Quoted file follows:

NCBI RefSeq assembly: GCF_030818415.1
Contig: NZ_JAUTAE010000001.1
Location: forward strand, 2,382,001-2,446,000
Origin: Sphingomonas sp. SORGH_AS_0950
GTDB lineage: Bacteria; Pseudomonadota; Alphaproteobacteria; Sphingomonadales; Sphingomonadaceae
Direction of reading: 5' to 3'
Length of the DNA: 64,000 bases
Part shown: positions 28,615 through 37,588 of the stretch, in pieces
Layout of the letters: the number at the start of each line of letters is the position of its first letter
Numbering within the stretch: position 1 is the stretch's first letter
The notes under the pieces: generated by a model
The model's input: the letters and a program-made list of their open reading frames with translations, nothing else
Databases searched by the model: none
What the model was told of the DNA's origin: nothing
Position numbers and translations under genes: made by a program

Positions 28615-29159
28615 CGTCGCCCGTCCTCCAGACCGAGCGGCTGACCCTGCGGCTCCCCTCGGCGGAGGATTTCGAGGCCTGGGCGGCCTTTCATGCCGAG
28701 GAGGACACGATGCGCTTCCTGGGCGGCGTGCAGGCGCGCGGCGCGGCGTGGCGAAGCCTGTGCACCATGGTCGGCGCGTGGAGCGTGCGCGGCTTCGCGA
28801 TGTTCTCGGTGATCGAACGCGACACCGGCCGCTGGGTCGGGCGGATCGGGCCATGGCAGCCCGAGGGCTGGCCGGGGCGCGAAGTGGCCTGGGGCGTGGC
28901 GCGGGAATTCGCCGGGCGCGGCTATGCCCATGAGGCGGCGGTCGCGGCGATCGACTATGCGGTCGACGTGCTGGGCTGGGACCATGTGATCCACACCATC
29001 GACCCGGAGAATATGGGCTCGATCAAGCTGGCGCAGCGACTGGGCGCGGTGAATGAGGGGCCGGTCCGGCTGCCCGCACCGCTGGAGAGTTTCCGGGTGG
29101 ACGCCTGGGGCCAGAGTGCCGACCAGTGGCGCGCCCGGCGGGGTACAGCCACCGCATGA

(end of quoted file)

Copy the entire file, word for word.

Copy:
NCBI RefSeq assembly: GCF_030818415.1
Contig: NZ_JAUTAE010000001.1
Location: forward strand, 2,382,001-2,446,000
Origin: Sphingomonas sp. SORGH_AS_0950
GTDB lineage: Bacteria; Pseudomonadota; Alphaproteobacteria; Sphingomonadales; Sphingomonadaceae
Direction of reading: 5' to 3'
Length of the DNA: 64,000 bases
Part shown: positions 28,615 through 37,588 of the stretch, in pieces
Layout of the letters: the number at the start of each line of letters is the position of its first letter
Numbering within the stretch: position 1 is the stretch's first letter
The notes under the pieces: generated by a model
The model's input: the letters and a program-made list of their open reading frames with translations, nothing else
Databases searched by the model: none
What the model was told of the DNA's origin: nothing
Position numbers and translations under genes: made by a program

Positions 28615-29159
28615 CGTCGCCCGTCCTCCAGACCGAGCGGCTGACCCTGCGGCTCCCCTCGGCGGAGGATTTCGAGGCCTGGGCGGCCTTTCATGCCGAG
28701 GAGGACACGATGCGCTTCCTGGGCGGCGTGCAGGCGCGCGGCGCGGCGTGGCGAAGCCTGTGCACCATGGTCGGCGCGTGGAGCGTGCGCGGCTTCGCGA
28801 TGTTCTCGGTGATCGAACGCGACACCGGCCGCTGGGTCGGGCGGATCGGGCCATGGCAGCCCGAGGGCTGGCCGGGGCGCGAAGTGGCCTGGGGCGTGGC
28901 GCGGGAATTCGCCGGGCGCGGCTATGCCCATGAGGCGGCGGTCGCGGCGATCGACTATGCGGTCGACGTGCTGGGCTGGGACCATGTGATCCACACCATC
29001 GACCCGGAGAATATGGGCTCGATCAAGCTGGCGCAGCGACTGGGCGCGGTGAATGAGGGGCCGGTCCGGCTGCCCGCACCGCTGGAGAGTTTCCGGGTGG
29101 ACGCCTGGGGCCAGAGTGCCGACCAGTGGCGCGCCCGGCGGGGTACAGCCACCGCATGA